It’s a genre, let’s face it.
The big consensus one for 2015 was Courtney Barnett's Sometimes I Sit And Think, And Sometimes I Just Sit. She's like a solo Hold Steady with her clever, sarcastic wordplay and rambling but catchy tunes that are edgy if you're a yuppie and poppy if you're a hipster. The album grabbed me quickly, but within a few weeks I was sick of it, thanks in part to radio, since she's one of the few artists that can be overplayed on both 88.9 and 91.7. But also, her existential quandaries like wanting to go out but wanting to stay home, not to mention the title of the album, started to seem very contrived after a little reflection, or maybe more like the pop lyric equivalent of small talk. I don't dislike the album by any means, and I still really enjoy "Small Poppies" and "Kim’s Caravan" when I hear 'em. Most of the songs stopped being interesting after a few spins, that's all. Nothing against the legions who are like OH MY GOD THAT'S TOTALLY ME, but honestly, who just sits?
Along somewhat similar lines: the latest from Ezra Furman, a guy I've always heard rumblings about but never checked out before (that I can recall). Well, that was dumb of me. Perpetual Motion People is almost like the Destroyer album I was hoping for in lieu of his boring-ass (NO BUT IT'S IRONICALLY BORING Y'KNOW LIKE FATHER JOHN MISTY) Poison Season, except PMP is way more boisterous and hoi-polloi than anything Destroyer has done. A lot of times I can't stomach indie dudes writing a bunch of sha-da-do-dow’s and shang-a-dang-dang’s into their songs, but Furman does it (in nearly every song) with such abandon on this album that the veil of contrivance falls away to reveal earnest ambition. I think. Either way, it's such a fun listen even with all the angst, and it contains the second-best song released in 2015 called "Wobbly".
The best song of the year called "Wobbly" was by Kelley Stoltz. He actually released two albums in the space of a week this past fall: The Scuzzy Inputs Of Willie Weird, which is mildly entertaining at times, and In Triangle Time, which is a good album overall but not so good that I'd be mentioning it here if it weren't for the awesome "Wobbly" song.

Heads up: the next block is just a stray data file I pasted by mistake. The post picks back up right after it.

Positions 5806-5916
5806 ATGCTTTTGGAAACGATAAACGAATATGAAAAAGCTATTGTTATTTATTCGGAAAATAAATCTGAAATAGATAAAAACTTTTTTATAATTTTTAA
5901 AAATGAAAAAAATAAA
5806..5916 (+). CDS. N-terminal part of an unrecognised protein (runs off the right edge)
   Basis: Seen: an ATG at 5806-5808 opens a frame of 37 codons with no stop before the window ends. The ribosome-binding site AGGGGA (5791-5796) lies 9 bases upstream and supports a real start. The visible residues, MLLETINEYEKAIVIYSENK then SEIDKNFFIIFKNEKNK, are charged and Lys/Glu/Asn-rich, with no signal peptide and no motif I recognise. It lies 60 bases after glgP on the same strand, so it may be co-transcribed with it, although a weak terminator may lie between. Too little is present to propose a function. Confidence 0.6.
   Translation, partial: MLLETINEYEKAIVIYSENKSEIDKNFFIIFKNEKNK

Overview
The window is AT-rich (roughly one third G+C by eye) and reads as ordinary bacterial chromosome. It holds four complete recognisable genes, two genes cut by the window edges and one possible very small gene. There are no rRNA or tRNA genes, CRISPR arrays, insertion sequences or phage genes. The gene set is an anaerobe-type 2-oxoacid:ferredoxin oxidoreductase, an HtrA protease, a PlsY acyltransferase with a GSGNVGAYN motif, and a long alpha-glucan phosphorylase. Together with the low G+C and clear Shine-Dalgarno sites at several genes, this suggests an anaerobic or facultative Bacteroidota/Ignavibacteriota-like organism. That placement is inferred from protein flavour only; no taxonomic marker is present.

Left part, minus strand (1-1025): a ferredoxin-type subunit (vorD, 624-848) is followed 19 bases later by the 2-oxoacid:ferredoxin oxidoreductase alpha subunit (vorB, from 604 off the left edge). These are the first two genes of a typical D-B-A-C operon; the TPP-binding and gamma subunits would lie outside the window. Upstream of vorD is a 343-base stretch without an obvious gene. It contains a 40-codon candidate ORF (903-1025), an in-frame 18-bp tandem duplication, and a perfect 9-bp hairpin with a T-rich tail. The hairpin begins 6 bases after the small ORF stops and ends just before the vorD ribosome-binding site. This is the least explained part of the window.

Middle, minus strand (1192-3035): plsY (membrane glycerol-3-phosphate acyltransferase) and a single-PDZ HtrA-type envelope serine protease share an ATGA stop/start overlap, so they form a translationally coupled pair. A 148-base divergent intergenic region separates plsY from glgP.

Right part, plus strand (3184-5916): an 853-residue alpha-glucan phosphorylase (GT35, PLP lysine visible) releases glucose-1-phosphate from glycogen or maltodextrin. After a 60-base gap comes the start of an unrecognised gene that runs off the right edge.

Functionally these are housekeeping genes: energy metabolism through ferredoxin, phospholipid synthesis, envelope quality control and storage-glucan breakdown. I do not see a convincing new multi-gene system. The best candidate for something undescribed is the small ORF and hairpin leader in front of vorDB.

As I’ve mentioned plenty of elsewheres, though, my admiration for Sufjan Stevens got a major rejuvenation this year, and while the album doesn’t come close to the impact of his live show, Carrie & Lowell is still a damn good album. It’s almost the Bizarro-world Benji, a poetic and spiritual reversal of the cold, hard emotionalism of last year’s at least equally powerful Sun Kil Moon album; the tender side of obsessing about death. Maybe I’m schizophrenic but I relate deeply to both approaches, and although Carrie didn’t move me as much in terms of music as several of Stevens’ other albums, it’s potent nevertheless. From “Fourth Of July” in particular and really from then until the end of the record, Stevens yanks his ruminations into sharp focus and lets their specificity evoke very universal themes in the memories of his listeners. I’m extrapolating, but surely this is true of more folks than just myself.
Perhaps because of my difficulties in finding a vinyl copy of this album, I nearly forgot about Chelsea Wolfe’s superb Abyss. My first exposure to her was 2011’s disturbing, black metal-tinged Ἀποκάλυψις, which remains my favorite, although over time I wouldn’t be surprised if Abyss overtakes it. The new one marries the electronic textures of 2013’s Pain Is Beauty with the grinding heaviness of Ἀποκάλυψις, not quite as raw but exceedingly tormented nonetheless. Tracks like “Iron Moon” and “Maw” bring in the faux-delicacy of her 2012 album Unknown Rooms as well, making this album very much a culmination of all the various styles she’s explored so far. Wolfe doesn’t generally give you a lot to cling to in terms of lyrics; she blurs them and buries them and ultimately leaves you cold, which is part of the appeal. She’s not here to entice or empathize. She’s here to make you feel as alone as she does, to reassure you that no one understands.
I could go on and list a handful of s/s albums from 2015 that I hated or thought were pretty good, but this is ostensibly a best-of project and I've already mentioned as many things I didn't love as things I did love. Oh hey, there was that Scott Weiland album! But yeah, there was really only one memorable song on there. Sorry, Scott, I’ll always love you anyway. Chelsea and Sufjan win this genre, with Ezra not far behind. And yes, I did listen to the Jim O'Rourke album repeatedly and I couldn't make it sound awesome to me like I wanted to.